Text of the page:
Indexing and Display Recommendations for Linking Fields (7XX): A Report to CPC

 

by

Diana Brooking, Kristin Lindlan, Deborah Pierce, Adam Schiff

 

April 10, 2003

 

Rationale for This Report and Charge

 

At the Cataloging Policy Committee meeting in November 2002, Steve Shadle and Adam Schiff presented an overview on the changes in the cataloging rules that would be implemented nationally on December 1, 2002.  Examples of links that would be made for integrating resources were shown, and a discussion was held about access to the data included in linking fields (see the next section for an explanation of linking fields).  There was overwhelming agreement that, at least in some cases, linking fields that are not currently indexed should be indexed so that users can search for a resource and retrieve the record that has the link to it.  For example, the database Bowker’s Books in Print includes not only the online version of Books in Print, but also several other resources such as the online versions of Children’s Books in Print and Forthcoming Books as well as Bowker’s Awards Database and Bowker’s Author Biography Database.  CPC members felt that someone ought to be able to do a title search on Children’s Books in Print or Bowker’s Awards Database and retrieve the record for Bowker’s Books in Print because that resource provides access to it.  Without indexing the linking fields, users will not retrieve the record for the electronic resource.

 

As a result of this discussion an ad hoc task group was set up by Joe Kiegel to examine all of the linking fields and to consider whether we should change our current indexing practices for them.  We were asked to consider the impact of any changes not just on the new category of integrating resources, but on traditional materials such as serials and monographs as well.  We met during the winter and spring of 2003 and our recommendations are given below.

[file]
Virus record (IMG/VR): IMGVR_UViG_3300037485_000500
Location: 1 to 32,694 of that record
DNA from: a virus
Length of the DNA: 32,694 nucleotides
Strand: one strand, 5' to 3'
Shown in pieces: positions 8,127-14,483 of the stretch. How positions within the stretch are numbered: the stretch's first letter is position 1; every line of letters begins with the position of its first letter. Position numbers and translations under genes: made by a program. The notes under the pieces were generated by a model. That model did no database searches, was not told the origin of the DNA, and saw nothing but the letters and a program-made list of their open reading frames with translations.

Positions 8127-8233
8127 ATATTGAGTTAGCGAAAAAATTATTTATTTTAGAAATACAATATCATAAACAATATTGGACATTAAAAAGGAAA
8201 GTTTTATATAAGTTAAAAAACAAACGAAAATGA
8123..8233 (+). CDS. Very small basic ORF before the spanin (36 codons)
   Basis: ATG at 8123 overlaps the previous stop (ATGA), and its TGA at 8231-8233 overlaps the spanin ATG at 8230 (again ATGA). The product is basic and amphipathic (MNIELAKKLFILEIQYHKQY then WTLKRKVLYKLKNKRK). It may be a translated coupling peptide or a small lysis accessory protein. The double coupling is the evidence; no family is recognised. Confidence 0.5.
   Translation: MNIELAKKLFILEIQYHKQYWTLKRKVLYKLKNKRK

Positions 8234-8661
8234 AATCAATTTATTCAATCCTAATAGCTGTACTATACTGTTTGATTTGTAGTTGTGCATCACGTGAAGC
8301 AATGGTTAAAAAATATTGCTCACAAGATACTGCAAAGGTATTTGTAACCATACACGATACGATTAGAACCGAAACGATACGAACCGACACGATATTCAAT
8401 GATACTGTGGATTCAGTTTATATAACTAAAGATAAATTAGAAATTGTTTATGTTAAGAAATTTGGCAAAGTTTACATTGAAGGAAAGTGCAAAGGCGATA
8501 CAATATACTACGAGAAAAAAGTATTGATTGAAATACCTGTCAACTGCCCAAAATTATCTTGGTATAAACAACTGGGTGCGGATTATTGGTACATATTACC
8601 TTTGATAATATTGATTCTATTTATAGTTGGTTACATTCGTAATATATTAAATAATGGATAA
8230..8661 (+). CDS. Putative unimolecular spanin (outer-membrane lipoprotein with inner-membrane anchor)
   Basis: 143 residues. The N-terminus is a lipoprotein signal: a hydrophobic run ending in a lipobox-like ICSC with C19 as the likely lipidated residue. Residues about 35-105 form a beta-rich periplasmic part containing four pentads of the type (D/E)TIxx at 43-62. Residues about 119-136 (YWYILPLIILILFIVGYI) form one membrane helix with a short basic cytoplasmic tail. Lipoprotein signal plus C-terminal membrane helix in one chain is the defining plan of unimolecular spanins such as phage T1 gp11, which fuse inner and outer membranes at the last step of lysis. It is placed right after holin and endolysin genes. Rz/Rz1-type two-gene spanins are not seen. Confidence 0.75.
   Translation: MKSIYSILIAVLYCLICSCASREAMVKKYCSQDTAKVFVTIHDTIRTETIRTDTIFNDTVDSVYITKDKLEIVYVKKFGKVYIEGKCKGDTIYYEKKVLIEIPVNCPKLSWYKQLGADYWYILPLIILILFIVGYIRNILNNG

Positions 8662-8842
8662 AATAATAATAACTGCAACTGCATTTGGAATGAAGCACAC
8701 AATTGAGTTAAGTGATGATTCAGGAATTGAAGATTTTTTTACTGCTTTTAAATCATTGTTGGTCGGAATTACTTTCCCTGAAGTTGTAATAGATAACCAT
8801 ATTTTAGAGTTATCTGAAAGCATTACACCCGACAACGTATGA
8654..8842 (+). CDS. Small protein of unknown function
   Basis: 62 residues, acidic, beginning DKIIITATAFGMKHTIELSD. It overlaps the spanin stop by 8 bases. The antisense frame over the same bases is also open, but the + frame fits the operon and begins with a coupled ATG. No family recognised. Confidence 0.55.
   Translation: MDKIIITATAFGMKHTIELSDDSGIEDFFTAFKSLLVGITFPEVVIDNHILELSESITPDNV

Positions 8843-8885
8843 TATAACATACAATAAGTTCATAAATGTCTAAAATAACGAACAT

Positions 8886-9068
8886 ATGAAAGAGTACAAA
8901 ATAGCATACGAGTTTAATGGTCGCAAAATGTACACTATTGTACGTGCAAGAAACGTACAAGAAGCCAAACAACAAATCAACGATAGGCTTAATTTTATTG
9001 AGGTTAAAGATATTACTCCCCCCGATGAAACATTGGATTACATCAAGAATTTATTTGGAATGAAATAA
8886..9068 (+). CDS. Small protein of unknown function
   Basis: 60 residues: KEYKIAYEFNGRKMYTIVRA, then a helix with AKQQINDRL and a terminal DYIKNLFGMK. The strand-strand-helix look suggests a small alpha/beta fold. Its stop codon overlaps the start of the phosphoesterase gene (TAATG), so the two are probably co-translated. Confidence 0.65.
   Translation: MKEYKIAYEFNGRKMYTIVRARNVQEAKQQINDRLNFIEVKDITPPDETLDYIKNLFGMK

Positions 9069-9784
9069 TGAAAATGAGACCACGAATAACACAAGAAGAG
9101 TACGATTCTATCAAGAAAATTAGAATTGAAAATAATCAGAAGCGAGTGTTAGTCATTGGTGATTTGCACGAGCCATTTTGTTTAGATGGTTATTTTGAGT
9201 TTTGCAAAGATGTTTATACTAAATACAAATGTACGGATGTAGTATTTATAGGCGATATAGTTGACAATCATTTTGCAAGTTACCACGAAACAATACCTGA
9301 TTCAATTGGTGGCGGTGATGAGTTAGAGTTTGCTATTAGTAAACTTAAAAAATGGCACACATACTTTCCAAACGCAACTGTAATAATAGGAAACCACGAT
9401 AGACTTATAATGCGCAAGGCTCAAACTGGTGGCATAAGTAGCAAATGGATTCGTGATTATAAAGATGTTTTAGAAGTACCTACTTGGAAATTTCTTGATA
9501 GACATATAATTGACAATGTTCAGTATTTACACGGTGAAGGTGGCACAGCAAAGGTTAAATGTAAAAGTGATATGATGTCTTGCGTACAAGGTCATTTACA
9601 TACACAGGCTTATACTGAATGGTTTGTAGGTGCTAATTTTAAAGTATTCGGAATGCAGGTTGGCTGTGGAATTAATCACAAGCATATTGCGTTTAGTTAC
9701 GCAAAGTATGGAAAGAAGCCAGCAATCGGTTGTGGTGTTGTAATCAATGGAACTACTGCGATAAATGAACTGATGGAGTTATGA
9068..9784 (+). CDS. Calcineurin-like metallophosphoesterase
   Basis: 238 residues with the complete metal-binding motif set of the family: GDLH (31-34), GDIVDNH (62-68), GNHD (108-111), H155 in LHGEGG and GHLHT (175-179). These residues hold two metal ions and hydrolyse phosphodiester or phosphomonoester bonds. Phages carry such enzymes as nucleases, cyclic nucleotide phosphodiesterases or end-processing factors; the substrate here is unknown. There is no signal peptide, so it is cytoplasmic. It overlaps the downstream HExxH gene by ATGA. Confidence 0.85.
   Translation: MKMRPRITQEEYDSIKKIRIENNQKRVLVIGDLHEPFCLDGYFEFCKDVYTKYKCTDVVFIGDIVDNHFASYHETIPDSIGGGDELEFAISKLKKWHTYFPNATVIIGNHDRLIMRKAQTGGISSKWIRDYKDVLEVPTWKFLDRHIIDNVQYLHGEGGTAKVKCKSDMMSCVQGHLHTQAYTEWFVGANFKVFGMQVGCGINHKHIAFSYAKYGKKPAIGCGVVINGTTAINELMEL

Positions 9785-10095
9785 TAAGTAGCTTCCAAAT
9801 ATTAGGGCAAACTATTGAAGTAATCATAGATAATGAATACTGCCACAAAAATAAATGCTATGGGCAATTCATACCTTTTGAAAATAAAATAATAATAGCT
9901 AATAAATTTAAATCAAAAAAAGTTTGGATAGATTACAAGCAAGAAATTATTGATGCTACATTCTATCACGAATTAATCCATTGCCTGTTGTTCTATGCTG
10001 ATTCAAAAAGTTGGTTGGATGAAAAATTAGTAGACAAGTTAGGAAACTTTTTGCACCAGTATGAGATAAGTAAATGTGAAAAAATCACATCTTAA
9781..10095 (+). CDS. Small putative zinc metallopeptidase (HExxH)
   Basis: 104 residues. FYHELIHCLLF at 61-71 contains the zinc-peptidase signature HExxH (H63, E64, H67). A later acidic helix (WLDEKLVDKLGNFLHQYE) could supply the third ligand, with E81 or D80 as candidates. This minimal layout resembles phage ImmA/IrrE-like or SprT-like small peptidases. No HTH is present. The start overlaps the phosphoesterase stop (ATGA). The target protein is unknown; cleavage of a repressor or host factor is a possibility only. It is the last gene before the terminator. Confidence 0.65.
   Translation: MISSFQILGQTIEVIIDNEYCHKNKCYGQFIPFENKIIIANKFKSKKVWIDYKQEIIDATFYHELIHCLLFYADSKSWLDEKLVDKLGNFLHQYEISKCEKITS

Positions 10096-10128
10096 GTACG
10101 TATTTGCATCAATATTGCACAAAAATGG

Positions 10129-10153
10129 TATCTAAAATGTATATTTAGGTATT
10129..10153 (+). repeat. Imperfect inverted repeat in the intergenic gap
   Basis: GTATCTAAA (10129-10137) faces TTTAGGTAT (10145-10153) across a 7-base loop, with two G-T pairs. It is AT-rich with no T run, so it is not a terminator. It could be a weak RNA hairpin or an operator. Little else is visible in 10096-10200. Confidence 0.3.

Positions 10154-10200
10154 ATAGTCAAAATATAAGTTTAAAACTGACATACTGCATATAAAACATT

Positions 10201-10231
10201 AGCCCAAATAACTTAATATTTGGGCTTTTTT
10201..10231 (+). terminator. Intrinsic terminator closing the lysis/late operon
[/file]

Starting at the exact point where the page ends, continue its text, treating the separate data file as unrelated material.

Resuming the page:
Explanation of Linking Fields

 

A linking entry describes publications that are related to the item that is being cataloged.  Linking fields allow the establishment of bibliographic connections among materials with diverse relationships.

 

Bibliographic relationships can be categorized into three types:

 

Chronological relationship. The relationship in time between bibliographic items (e.g., the relation of a serial to its predecessors and successors).

Horizontal relationship. The relationship between versions of a bibliographic item in different languages, format, media, etc.

Vertical relationship. The hierarchical relationship of the whole to its parts and the parts to the whole (e.g., a journal article to the journal or a subseries to a main entry series).

According to MARC standards and national cataloging practices, relationship notes for serials and integrating resources are encoded in linking fields.  The linking fields are MARC tags 760-787.  Each type of relationship is represented by a differently tagged linking field.  The linking entry fields are designed to generate a note in the record in which they appear.  They can also provide machine linkage between the bibliographic record for the item being described and the bibliographic record for a related item, if the related item is represented in the catalog by a separate record.

 

Background Information

 

In 2002, chapter 12 of AACR2 was revised to cover all types of continuing resources, including both serials and integrating resources.  Integrating resources are resources that are added to or changed by means of updates that do not remain discrete and are integrated into the whole.  Examples of integrating resources include updating loose-leafs and updating Web sites.  Serials, the other type of continuing resource, are resources issued in a succession of parts, usually bearing numbering, that have no predetermined conclusion.  Examples include magazines, scholarly journals, e-journals, annual reports, newspapers, and monographic series.